Barbara Walters: Are you now negotiating with the Arab league?
Bashar al-Assad: Of course that’s what we are doing; we send them a letter yesterday evening.
Barbara Walters: But yesterday evening there was a deadline with certain conditions that they wanted and the deadline passed, are you now negotiating with the Arab League to send monitors here?
Bashar al-Assad: Yes, of course, we are still negotiating.
Barbara Walters: So you think that monitors will be allowed to come soon?
Bashar al-Assad: Of course, as I said we asked for this before.
Barbara Walters: You asked for monitors?
Bashar al-Assad: Yes before they have this initiative.
Barbara Walters: Can they travel wherever they want?
Bashar al-Assad: Of course. But according to certain rules but how to discuss these rules? When you make contract you discuss it. At the very beginning they didn’t want to discuss it with us. We said no, if we don’t discuss it we cannot sign it, it should be discussed in details.
Barbara Walters: Are you now discussing with the Arab league allowing monitors to come?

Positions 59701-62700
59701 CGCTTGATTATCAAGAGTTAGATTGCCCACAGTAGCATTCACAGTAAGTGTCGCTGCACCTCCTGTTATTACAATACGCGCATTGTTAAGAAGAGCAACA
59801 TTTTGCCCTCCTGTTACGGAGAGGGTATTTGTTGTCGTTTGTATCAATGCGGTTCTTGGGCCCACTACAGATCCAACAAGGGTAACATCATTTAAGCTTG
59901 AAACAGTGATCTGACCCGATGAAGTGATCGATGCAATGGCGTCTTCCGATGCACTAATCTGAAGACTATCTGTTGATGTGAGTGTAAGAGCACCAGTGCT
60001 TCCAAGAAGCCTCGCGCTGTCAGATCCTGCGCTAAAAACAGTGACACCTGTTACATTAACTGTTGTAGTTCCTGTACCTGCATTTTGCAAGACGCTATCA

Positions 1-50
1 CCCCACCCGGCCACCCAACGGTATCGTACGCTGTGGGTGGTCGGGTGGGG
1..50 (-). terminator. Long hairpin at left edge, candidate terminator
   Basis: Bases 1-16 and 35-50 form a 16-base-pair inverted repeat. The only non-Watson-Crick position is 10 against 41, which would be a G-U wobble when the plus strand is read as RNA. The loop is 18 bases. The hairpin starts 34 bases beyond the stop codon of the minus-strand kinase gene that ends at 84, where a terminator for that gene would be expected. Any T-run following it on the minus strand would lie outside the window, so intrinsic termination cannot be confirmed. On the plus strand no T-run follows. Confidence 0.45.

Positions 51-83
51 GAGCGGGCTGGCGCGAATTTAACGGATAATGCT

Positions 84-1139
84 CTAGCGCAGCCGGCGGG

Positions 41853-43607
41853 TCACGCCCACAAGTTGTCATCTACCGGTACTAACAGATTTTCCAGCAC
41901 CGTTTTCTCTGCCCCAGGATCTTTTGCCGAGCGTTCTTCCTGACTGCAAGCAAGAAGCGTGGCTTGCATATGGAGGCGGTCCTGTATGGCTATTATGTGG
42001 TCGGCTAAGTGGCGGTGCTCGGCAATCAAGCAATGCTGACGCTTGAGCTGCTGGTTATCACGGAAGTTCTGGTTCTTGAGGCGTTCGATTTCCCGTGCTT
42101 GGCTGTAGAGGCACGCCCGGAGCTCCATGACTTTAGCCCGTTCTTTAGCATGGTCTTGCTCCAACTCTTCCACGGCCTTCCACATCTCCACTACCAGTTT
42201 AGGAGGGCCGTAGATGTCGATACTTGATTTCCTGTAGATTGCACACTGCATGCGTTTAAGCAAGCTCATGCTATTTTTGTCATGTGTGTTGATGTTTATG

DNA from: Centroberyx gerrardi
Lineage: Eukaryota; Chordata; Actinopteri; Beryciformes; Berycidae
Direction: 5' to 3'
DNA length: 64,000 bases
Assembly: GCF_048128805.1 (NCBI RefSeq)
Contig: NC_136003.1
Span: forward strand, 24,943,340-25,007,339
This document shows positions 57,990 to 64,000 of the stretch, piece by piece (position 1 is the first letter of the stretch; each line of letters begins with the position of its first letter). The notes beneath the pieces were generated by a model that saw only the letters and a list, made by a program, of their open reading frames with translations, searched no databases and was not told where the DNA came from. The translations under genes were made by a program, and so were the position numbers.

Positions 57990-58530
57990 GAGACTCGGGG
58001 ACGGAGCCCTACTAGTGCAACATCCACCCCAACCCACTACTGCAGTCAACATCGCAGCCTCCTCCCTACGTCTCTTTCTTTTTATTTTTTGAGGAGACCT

Bashar al-Assad: Yes.
Barbara Walters: Can outside foreign reporters come, they have not been allowed?
Bashar al-Assad: No they were allowed and you are here.
Barbara Walters: I am here and I have a correspondent here…
Bashar al-Assad: But you’ve been here for two days now, did anyone tell you where to go or where not to go nobody? Nobody did and you are free to go wherever you want.
Barbara Walters: I am appreciative that I have been allowed here and that you’ve granted an interview, can other foreign correspondents, American and others, come into this country now?
Bashar al-Assad: Yes exactly.
Barbara Walters: We have not heard this, you will say yes?
Bashar al-Assad: You have to look for the truth...
Barbara Walters: Well, I’m asking you now.
Bashar al-Assad: But that doesn’t mean they can come without a visa, we are a country where they have to take visa. We give visa to some people and we may not do so with other people. We are like any other country. Again it is about our sovereignty.